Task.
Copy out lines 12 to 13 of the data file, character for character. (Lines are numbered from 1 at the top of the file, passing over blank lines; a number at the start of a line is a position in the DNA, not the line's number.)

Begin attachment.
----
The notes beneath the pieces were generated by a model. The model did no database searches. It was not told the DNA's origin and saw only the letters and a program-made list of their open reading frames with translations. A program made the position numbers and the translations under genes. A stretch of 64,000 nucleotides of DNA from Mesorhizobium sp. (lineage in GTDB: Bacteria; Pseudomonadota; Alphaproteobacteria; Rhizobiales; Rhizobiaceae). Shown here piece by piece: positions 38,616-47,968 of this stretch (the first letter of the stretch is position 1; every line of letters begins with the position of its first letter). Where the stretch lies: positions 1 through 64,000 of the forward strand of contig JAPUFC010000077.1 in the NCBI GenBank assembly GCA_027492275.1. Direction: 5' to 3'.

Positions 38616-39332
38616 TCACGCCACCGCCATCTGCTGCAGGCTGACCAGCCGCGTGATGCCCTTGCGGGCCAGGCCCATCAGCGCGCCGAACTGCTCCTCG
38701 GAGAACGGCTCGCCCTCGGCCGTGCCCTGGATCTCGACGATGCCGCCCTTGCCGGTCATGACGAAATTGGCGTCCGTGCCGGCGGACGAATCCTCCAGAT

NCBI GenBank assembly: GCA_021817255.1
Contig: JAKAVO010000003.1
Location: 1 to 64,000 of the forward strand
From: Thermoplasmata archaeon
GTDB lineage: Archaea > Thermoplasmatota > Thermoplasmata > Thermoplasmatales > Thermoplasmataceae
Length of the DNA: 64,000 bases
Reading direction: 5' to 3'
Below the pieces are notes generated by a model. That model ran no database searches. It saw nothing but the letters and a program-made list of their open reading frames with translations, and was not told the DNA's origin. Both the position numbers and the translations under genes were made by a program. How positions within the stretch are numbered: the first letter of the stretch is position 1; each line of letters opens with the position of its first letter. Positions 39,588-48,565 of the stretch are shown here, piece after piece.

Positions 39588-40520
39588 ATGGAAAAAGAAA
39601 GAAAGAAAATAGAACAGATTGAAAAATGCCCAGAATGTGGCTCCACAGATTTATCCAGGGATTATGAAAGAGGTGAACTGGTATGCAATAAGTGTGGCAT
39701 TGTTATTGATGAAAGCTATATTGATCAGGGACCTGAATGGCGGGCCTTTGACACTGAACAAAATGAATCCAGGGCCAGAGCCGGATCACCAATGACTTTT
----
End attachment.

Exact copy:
Below the pieces are notes generated by a model. That model ran no database searches. It saw nothing but the letters and a program-made list of their open reading frames with translations, and was not told the DNA's origin. Both the position numbers and the translations under genes were made by a program. How positions within the stretch are numbered: the first letter of the stretch is position 1; each line of letters opens with the position of its first letter. Positions 39,588-48,565 of the stretch are shown here, piece after piece.

Positions 39588-40520